Hotel Executive Faces Three Counts of Involuntary Manslaughter for CO Deaths at Best Western

Published Wednesday, January 8, 2014 at 7:27 pm
Assistant District Attorney Britt Springer is flanked by members of the Boone Police Department, Boone Planning & Inspections, and the District Attorney's Office. Photo by Jesse Wood

Assistant District Attorney Britt Springer is flanked by members of the Boone Police Department, Boone Planning & Inspections, and the District Attorney’s Office. Photo by Jesse Wood

By Jesse Wood

Jan. 8, 2014. Hotel executive Damon Mallatere, president of Appalachian Hospitality Management, has been charged with three counts of involuntary manslaughter and one count of assault in relation to the three deaths that are linked to carbon monoxide poisoning inside Room 225 of the Best Western hotel. 

On Wednesday evening inside the lower level courtroom of the Watauga County Courthouse, Assistant District Attorney Britt Springer made the announcement at a press conference following the return of the indictments from the grand jury upstairs.

Flanked by investigators with the Boone Police Department, a prosecutor with the District Attorney’s Office and an inspector with the Boone Planning and Inspections, Springer read the names of each of the victims: 

“Daryl Jenkins, age 73; Shirley Jenkins, age 72; Jeffrey Williams, age 11, and Jeannie Williams, [who suffered] permanent brain damage due to carbon monoxide poisoning,” Springer said.

The Jenkinses died together on April 16, while Williams passed away nearly two months later in the same room in June. It wasn’t until the boy’s passing that authorities linked the three deaths and decided to test for carbon monoxide inside the hotel.

The press conference to announce criminal charges took place Wednesday evening. Photo by Jesse Wood

The press conference to announce criminal charges took place Wednesday evening. Photo by Jesse Wood

While local medical examiner Brent Hall, who resigned within two weeks of Williams’ death, requested an analysis for carbon monoxide toxicity from the state in April, the Boone Police Department didn’t receive those results until after Williams had died. In June, Ricky Diaz, a spokesman for N.C. Department of Health and Human Services, said that while the N.C. Office of the Chief Medical Examiner didn’t expedite Jenkinses’ results because Hall didn’t request them to be expedited, Hall received those results via email one week before the second tragedy in Room 225 struck. Hall hasn’t responded to comment since the investigation began.   

In June, local, state and federal investigators confirmed that a deficient exhaust system for the pool water heater at the Best Western in Boone led to the deaths of three lodgers who stayed in Room 225 earlier this year. Room 225 is situated above the pool’s mechanical room that houses the water heater. 

The Boone Police Department conducted a five-month long investigation and Springer and other staff at the DA’s office recently poured through thousands pages of the investigative report that includes interviews, photos, physical evidence and statements. Twice in the past two months, the District Attorney’s Office met with investigators from the Boone Police Department and staff with the Boone Planning and Inspections department.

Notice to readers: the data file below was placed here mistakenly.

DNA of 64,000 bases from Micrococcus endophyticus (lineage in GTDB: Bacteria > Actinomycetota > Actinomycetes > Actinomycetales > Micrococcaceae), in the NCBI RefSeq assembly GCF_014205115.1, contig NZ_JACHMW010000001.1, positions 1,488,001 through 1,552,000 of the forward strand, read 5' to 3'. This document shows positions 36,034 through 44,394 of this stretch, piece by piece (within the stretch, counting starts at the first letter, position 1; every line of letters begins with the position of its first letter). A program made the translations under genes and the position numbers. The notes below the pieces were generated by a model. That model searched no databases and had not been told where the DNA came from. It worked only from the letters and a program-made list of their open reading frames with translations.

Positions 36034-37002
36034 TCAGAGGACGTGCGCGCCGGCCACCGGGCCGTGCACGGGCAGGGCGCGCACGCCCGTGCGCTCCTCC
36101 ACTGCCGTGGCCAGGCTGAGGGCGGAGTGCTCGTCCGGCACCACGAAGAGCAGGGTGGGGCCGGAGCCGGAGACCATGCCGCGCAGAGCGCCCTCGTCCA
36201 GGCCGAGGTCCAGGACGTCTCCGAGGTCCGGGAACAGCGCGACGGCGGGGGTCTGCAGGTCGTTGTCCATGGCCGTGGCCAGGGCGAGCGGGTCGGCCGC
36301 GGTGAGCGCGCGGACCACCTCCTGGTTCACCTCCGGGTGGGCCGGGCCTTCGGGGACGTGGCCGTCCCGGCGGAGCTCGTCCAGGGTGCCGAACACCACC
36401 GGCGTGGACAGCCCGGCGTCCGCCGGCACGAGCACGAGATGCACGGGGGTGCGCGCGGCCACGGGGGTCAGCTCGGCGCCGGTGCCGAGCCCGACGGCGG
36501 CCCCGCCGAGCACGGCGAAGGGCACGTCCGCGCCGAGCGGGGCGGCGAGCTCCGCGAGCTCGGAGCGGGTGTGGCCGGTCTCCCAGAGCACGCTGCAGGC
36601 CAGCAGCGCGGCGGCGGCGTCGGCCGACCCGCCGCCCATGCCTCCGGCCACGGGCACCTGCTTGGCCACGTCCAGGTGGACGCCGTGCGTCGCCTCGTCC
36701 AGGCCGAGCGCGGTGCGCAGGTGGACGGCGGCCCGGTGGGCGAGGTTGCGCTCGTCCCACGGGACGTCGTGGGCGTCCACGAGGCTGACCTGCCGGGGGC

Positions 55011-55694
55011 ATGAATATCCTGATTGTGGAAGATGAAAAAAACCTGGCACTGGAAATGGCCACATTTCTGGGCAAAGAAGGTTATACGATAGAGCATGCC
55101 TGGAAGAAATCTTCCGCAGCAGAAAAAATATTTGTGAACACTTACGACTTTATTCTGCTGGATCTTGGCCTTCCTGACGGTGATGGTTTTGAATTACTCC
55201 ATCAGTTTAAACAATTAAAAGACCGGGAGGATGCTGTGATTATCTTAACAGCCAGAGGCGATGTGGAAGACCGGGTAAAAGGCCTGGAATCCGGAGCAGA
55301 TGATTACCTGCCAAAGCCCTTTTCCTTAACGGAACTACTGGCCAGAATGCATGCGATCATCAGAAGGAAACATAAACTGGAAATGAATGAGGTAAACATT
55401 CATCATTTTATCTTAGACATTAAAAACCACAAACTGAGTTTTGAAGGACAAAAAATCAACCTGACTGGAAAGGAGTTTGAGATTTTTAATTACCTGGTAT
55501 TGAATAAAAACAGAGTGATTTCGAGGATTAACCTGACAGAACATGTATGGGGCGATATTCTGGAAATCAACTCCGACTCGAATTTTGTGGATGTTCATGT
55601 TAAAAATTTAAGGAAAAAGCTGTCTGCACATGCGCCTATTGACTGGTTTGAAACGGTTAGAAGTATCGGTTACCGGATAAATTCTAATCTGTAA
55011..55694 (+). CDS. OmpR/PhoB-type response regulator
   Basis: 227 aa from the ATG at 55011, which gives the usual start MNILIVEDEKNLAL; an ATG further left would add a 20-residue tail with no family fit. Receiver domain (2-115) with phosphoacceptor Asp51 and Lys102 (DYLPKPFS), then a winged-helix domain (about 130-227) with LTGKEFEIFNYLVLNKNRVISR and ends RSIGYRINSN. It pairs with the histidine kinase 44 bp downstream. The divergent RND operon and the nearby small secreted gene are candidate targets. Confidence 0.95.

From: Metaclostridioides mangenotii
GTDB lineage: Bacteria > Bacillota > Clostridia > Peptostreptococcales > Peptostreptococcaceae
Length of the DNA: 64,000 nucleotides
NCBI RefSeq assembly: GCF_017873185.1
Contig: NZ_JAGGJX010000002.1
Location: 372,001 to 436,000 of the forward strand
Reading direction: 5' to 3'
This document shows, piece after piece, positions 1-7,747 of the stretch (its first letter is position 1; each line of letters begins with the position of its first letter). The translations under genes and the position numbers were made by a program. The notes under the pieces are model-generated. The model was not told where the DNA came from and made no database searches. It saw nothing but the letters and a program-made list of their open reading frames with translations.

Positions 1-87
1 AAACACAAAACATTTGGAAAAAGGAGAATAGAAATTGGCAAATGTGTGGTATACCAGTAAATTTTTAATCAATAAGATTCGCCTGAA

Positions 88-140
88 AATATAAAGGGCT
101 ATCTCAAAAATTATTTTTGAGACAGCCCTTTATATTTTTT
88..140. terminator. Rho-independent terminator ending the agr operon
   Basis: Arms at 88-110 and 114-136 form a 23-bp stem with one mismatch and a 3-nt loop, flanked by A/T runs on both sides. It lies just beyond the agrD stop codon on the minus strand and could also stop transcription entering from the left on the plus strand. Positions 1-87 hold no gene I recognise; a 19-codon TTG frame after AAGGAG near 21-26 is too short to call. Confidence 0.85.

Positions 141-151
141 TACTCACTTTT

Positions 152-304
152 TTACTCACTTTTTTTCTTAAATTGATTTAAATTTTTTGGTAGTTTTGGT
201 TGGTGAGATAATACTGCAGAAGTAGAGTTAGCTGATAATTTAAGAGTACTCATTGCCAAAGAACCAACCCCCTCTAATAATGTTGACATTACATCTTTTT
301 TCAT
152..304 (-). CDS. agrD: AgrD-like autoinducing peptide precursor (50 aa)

After reviewing the final investigative report, Springer presented the evidence and recommended charges to the grand jury, which Springer called the “gatekeepers of our judicial system,” and Wednesday afternoon, the 18-member grand jury came back with indictments for three counts of involuntary manslaughter and one count of assault inflicting serious bodily harm.

The paperwork filed for the indictment wasn’t available because the office of the clerk of court was closed by the time the grand jury adjourned and the press conference ended. Also since grand juries don’t meet in the open, it is unclear what evidence prosecutors presented to the grand jury.  

Paul Culpepper, Mallatere’s attorney, released a statement saying that Mallatere is “extremely disappointed” that authorities pressed criminal charges against him, claiming that a conversion of the pool heater from propane to natural gas by Independence Oil “was not properly performed.”

“This lead directly to extremely high levels of carbon monoxide being produced by the pool heater,” according to the statement that also mentioned other hotels in the area have appliances that were converted by Independence Oil. The statement also mentioned that these appliances were inspected by the Boone Planning & Inspections Department, too. 

“Independence Oil converted the pool heater at the Best Western even though the manufacturer has a warning in the owner’s manual saying it should not be converted. A permit was issued by the Town of Boone, and it was allegedly inspected by the Town of Boone to make sure the conversion was performed properly,” the statement read. 

“Mr. Mallatere is extremely disappointed the Boone Police have decided to ignore the actions of Independence Oil in their investigation and focus solely on a business owner who entered into a written agreement with a recommended company to perform the conversions. Of course this would also bring into questions the actions by the Town of Boone for their inspection of the conversions,” the statement read.

A representative for Independent Oil couldn’t be reached, nor could staff on the Boone Planning and Inspections department, after Mallatere’s statement was released on Wednesday evening.

In announcing the charges on Wednesday, Springer said she wanted to make it clear that the charges were “merely an accusation” and that Mallatere is assumed innocent until proven guilty in the court of law.  

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